Believers in Nihilism, one of the most influential movements of the period, preached the need to destroy the existing social and political systems even if nothing had been set up to replace what was destroyed. Dostoevsky, after his prison experience, was repelled by this negative view of life, even though its advocates offered some constructive ideas for reform.

Another idea that was in the air was that of the "superman," an extraordinary individual set apart from most other men. The German philosopher Georg Friedrich Hegel had written a great deal on the subject, and his countryman Friedrich Wilhelm Nietzsche developed the idea in different ways during the 1880s. Hegel suggested that a superman works for the good of mankind, whereas Nietzsche's idea was that a superman was primarily interested in self-gratification. The character Raskolnikov in Crime and Punishment uses the idea of the superman to help justify the murder he commits. Dostoevsky challenges us to weigh Raskolnikov's ideas against the seriousness of his crime and draw our own conclusions.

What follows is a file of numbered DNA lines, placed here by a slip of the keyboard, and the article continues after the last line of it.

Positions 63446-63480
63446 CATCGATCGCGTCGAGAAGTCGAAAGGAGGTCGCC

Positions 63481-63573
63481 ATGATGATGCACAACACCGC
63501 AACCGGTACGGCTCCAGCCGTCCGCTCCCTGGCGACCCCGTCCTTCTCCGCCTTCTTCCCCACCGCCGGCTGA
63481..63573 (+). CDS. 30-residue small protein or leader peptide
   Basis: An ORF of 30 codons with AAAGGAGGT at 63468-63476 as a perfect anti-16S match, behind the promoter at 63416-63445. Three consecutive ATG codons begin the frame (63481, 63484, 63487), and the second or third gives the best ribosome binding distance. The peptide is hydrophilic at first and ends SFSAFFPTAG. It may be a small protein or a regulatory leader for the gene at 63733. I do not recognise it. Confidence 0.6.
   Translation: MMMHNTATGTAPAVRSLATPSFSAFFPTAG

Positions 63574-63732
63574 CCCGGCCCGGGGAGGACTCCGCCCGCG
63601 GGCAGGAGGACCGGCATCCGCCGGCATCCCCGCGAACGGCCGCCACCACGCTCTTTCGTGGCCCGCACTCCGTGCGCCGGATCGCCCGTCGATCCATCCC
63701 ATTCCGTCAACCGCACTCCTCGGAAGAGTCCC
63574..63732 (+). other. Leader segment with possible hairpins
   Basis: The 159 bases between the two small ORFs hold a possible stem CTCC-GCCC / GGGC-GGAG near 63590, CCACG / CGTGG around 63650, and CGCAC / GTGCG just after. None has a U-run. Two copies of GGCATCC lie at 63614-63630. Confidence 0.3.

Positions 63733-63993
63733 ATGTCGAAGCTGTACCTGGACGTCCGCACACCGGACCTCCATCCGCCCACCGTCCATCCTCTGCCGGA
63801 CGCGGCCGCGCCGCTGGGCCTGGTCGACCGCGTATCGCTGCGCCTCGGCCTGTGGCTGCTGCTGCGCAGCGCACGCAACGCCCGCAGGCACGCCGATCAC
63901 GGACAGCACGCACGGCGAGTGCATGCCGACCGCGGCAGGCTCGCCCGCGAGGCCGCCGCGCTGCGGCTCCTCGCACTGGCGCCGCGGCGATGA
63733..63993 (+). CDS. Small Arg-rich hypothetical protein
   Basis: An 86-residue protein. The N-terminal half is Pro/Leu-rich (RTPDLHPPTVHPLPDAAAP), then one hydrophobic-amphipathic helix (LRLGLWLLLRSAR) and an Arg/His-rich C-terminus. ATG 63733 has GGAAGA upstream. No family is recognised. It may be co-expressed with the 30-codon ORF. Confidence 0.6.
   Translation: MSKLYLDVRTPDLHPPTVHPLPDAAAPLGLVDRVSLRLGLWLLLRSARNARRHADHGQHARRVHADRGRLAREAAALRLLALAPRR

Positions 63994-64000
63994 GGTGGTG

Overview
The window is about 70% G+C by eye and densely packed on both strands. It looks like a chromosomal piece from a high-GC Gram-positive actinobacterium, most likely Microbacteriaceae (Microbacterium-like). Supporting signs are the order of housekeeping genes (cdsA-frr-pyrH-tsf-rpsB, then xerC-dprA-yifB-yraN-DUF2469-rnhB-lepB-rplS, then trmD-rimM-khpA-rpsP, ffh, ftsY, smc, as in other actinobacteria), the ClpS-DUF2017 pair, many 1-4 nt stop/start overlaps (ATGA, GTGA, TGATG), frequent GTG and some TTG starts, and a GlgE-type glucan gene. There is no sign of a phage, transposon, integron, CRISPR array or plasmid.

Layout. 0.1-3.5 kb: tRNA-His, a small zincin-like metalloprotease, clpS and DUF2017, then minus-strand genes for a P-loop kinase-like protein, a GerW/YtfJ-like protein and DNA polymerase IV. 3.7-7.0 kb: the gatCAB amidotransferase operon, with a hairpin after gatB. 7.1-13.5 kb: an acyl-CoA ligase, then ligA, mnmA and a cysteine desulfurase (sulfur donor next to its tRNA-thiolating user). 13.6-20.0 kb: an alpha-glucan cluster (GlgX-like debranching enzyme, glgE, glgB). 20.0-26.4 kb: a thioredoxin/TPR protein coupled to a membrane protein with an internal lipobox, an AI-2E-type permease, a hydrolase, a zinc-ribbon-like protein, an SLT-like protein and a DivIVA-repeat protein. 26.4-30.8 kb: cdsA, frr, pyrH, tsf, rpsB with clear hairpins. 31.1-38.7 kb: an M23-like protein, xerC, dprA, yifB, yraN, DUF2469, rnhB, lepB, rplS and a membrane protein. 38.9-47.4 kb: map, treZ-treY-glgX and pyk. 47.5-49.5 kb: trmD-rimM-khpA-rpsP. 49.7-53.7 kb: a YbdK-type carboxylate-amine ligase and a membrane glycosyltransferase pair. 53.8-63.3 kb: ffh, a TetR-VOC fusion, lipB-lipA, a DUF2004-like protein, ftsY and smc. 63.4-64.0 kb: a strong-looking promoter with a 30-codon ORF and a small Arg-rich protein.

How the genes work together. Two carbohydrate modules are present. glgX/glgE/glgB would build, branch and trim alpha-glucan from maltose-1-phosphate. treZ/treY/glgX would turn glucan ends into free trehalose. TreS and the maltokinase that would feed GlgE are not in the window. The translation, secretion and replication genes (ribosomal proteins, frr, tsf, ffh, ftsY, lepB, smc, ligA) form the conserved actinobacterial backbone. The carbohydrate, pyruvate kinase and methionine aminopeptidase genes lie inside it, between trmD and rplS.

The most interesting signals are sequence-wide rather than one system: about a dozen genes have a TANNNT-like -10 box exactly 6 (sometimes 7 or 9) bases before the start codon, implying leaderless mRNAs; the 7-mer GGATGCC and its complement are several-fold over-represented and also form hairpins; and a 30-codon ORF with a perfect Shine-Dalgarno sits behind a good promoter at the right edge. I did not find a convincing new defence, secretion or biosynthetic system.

Dostoevsky's fascination with suffering is based on his religious beliefs- fervent but not always orthodox Christianity. Christian ideas of forgiveness, salvation, and rebirth (or resurrection) of the spirit are also central to Crime and Punishment.

The novel is exciting to read because Dostoevsky makes these ideas come alive in a suspenseful story. As you read the novel, you'll be challenged to form your own opinions about contradictory views of human behavior. Does Dostoevsky want us to agree with Raskolnikov that some people have the right to commit crimes? There are times when you think he does, and other times when you're sure he doesn't.

PLOT THE NOVEL THE PLOT (DCRIPLOT) Rodion Romanovich Raskolnikov is a desperate man. He thinks he's exceptional, extraordinary. He believes that gives him the right to break the law if he chooses. But he's also a physical and emotional wreck, afraid to do the things he wants to do to test his own courage.

Driven by his poverty and the shame of his mother's and sister's sacrifices for him, he plans a bold act: to kill a repulsive old pawnbroker. Her murder will accomplish two things: give him the money he needs and prove he's a superman. The plan misfires. He kills not only his intended victim but also her mild, gentle sister, who returns home too early and surprises the murderer.

Made physically ill by the trauma of his deed, Raskolnikov is cared for by his old friend Razumikhin. But his behavior becomes so bizarre that everyone who meets him wonders if he's insane.